St. Joseph the Worker Church
In the beginning the Indians roamed freely in the western part of the valley, and then the land became a rancho, followed by wheat farms, settlers, more farmers and developers.
Part of the territory was named Owensmouth in 1912, anticipating water from the Owens River. In 1931 when Southern Pacific Railroad built a branch line through the area, the town was renamed Canoga Park after a small town in west-central New York.
(For 53 years the archdiocesan directory listed Canoga Park as the city for this parish. In the 2009 edition, the listing changed to Winnetka, the name chosen in 1922 to honor Charles Weeks, a poultry businessman and town founder who owned a farm in Winnetka, Illinois.)
Eight other parishes in the archdiocese are named for the foster father of Christ, but St. Joseph the Worker was chosen for the west San Fernando Valley parish, according to Cardinal Timothy Manning’s handwritten notes, “to recognize the new feast of St. Joseph the Worker established by Pope Pius XII in 1955.”
Pope Pius XII established the feast of St. Joseph the Worker to Christianize the concept of labor. In 1870, Pope Pius IX had proclaimed St. Joseph as patron of the universal church.
In fact, the Canoga Park/Winnetka parish may be the first in the world that honored the title of “worker” for St. Joseph, an appropriate choice given the influx of laborers in what was, at the time of its founding, a newly industrialized area of the valley. The initial group of 1,200 families came from the neighboring parishes of Our Lady of the Valley (to the west) and St. Catherine of Siena (to the east).
The founding pastor, Father (later Msgr.) Austin Greene from Worcester, Mass., a former Army chaplain in Korea, established the first parish rectory in a private home on Jumilla Street. He also formed 12 guilds to promote a strong relationship among families, and developed the nucleus for the Altar, Rosary and Holy Name Societies. The first Sunday Masses were celebrated in the auditorium of John A. Sutter Junior High School (across the street from the current church).
In March 1957, ground was broken for the first of the parish buildings. Sister Kathleen Joseph with several Sisters of St. Joseph of Carondelet arrived in September to staff the school, and in December the first Mass was celebrated in a structure that was later converted into an auditorium.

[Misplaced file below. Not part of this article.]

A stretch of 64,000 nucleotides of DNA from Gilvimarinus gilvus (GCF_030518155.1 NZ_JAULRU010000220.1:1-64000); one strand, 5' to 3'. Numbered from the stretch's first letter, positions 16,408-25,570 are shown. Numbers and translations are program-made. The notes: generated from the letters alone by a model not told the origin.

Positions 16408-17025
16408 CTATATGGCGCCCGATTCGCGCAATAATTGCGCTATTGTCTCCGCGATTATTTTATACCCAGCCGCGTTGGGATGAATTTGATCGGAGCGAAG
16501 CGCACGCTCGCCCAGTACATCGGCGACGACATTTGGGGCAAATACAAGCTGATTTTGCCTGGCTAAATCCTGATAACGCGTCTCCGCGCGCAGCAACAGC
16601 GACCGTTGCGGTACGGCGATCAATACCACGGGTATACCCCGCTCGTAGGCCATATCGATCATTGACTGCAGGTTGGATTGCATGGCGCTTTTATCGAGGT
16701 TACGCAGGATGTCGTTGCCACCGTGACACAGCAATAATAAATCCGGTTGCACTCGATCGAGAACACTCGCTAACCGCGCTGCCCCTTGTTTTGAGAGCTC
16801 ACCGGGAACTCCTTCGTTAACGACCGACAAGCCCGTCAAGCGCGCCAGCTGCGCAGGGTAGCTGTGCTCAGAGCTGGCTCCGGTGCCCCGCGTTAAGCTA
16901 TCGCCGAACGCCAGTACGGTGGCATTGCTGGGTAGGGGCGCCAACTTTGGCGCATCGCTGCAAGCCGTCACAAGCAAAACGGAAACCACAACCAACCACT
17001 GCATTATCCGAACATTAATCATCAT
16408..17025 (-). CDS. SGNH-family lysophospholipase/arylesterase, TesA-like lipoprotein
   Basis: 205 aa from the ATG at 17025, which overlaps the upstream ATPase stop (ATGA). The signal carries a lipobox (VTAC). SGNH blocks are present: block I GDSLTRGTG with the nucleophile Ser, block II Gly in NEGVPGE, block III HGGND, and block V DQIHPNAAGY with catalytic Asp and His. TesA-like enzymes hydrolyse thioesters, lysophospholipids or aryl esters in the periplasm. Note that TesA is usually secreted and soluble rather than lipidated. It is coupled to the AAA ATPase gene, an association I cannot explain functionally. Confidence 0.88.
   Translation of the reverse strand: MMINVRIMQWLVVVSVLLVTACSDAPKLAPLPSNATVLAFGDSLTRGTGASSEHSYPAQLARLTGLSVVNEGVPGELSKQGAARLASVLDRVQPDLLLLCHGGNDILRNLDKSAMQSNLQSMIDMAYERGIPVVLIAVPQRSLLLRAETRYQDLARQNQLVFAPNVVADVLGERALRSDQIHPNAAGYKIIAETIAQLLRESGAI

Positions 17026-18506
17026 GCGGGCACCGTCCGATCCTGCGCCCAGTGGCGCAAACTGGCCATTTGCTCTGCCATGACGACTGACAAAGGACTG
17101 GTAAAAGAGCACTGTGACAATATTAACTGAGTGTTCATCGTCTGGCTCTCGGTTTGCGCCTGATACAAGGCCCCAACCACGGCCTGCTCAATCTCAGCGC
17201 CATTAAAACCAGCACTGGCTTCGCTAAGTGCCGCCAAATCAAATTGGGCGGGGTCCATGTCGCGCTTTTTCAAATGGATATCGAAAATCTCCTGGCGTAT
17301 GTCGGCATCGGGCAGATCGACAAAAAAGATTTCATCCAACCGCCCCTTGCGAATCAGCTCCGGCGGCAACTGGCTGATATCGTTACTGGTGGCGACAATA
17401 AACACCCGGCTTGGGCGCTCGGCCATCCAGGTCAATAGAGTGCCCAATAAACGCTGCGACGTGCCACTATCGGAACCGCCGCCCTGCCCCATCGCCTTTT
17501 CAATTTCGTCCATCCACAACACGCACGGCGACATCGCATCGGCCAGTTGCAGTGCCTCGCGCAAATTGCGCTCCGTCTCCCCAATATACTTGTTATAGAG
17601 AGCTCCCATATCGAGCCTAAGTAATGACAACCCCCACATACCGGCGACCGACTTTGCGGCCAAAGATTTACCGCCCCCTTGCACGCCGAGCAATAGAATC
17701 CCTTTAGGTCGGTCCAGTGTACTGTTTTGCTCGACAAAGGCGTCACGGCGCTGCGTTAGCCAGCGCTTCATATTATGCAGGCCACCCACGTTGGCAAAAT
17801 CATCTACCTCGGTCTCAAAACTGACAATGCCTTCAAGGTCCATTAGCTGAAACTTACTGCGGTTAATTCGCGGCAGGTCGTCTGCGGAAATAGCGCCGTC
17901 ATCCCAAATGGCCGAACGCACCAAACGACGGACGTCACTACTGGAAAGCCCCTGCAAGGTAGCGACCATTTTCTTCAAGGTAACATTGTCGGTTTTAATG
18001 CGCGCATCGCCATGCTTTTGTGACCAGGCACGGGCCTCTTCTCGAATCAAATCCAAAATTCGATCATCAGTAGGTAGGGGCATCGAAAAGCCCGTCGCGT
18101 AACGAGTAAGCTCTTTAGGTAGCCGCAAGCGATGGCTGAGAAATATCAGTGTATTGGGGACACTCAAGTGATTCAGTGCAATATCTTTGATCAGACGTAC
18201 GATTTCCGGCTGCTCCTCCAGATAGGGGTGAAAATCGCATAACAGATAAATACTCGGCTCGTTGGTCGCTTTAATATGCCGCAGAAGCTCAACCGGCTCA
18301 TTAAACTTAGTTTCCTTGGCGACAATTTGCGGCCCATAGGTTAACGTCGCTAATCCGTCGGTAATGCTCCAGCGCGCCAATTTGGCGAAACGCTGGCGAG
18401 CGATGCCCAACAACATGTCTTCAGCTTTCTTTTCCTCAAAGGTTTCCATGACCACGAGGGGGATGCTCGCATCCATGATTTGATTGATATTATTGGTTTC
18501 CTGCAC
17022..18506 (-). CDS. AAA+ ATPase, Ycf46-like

Cardinal James Francis McIntyre dedicated the new church on April 27, 1969. Of the design, the pastor said, “It is old enough to keep in touch with the past and modern enough to look to the future.” Behind the main altar was a mosaic figure of the risen Christ, the work of Isabel and Edith Piczek. Msgr. Greene, who served the parish for 25 years, died at age 74 in 1981.
Msgr. James Loughnane, a native of County Galway, Ireland, headed St. Joseph the Worker for 12 years, introducing several new ministries (including RCIA, Bible study and contemplative prayer) adding a Mass in Spanish and welcoming the Vietnamese community. Msgr. Loughnane was named a Protonotary Apostolic in 2005 and in 1993 appointed pastor of St. Denis in Diamond Bar.
During the 11-year term of Msgr. James Gehl, a native of Chicago, church improvements continued, but when the Northridge earthquake struck in 1994, all the liturgies were moved to the parish hall. Parishioners’ generous response helped complete repairs within a year and the new Peace Garden was dedicated to Msgr. Loughnane. Msgr. Gehl, a 1974 St. John’s seminary ordinand who previously headed the Office of Family Life, is now pastor of St. Euphrasia, Granada Hills.
Father Kevin Rettig, a native of Munich, Germany, was appointed pastor in 2005, the year he was incardinated in the archdiocese. He had been ordained in 1984 as a Norbertine priest (Father Hermann Joseph) and — fluent in German, Hungarian and Spanish — served as both associate and administrator at St. Stephen Church in Los Angeles for almost 20 years. He now oversees a 4,400-family parish whose service to church and community honors the foster father of Jesus.